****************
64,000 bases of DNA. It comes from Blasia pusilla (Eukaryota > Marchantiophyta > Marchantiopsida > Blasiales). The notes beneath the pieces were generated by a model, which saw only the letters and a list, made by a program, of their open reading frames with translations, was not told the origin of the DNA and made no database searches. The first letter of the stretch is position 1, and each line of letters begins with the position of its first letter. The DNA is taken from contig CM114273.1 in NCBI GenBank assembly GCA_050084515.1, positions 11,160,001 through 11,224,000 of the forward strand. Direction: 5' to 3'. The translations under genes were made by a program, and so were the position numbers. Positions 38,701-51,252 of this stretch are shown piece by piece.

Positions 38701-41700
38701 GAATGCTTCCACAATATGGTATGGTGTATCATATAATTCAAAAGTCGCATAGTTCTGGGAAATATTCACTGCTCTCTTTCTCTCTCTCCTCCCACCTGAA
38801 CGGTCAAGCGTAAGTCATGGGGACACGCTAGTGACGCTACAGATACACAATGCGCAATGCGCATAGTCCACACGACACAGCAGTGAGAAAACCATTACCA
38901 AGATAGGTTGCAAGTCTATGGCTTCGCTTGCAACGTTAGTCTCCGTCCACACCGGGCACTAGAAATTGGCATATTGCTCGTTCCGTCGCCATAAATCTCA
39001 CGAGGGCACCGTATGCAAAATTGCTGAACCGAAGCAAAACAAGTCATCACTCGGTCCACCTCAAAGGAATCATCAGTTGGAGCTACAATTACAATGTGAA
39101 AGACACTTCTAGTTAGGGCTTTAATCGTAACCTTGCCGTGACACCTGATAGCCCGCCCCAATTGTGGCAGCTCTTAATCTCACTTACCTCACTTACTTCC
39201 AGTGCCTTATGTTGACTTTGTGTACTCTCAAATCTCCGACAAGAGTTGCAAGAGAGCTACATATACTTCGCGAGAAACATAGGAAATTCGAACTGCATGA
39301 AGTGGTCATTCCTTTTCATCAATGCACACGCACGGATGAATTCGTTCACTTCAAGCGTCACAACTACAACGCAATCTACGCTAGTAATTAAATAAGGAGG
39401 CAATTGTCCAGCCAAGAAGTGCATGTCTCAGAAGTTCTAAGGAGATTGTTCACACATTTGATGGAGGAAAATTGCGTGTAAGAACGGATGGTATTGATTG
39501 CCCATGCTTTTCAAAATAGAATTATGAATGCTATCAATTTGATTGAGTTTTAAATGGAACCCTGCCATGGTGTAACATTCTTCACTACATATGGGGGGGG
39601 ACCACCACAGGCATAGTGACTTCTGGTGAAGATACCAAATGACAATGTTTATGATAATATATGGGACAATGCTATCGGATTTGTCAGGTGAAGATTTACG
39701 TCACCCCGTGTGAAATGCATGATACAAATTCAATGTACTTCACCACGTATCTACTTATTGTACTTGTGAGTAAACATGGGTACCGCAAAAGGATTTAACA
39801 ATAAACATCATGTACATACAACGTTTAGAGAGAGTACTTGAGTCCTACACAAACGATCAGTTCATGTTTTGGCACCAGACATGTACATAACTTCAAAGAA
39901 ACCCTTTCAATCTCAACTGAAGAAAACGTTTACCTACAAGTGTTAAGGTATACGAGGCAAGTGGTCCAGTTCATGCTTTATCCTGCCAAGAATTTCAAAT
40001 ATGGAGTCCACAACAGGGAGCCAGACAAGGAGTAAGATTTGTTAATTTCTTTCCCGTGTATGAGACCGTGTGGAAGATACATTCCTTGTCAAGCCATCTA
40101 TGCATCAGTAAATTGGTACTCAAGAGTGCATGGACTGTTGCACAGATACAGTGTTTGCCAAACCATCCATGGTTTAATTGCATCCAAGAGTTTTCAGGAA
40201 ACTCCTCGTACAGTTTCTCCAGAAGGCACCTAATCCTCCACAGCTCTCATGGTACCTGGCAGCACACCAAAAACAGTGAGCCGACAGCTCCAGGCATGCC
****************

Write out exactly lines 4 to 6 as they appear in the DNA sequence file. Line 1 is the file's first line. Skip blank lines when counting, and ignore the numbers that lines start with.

38801 CGGTCAAGCGTAAGTCATGGGGACACGCTAGTGACGCTACAGATACACAATGCGCAATGCGCATAGTCCACACGACACAGCAGTGAGAAAACCATTACCA
38901 AGATAGGTTGCAAGTCTATGGCTTCGCTTGCAACGTTAGTCTCCGTCCACACCGGGCACTAGAAATTGGCATATTGCTCGTTCCGTCGCCATAAATCTCA
39001 CGAGGGCACCGTATGCAAAATTGCTGAACCGAAGCAAAACAAGTCATCACTCGGTCCACCTCAAAGGAATCATCAGTTGGAGCTACAATTACAATGTGAA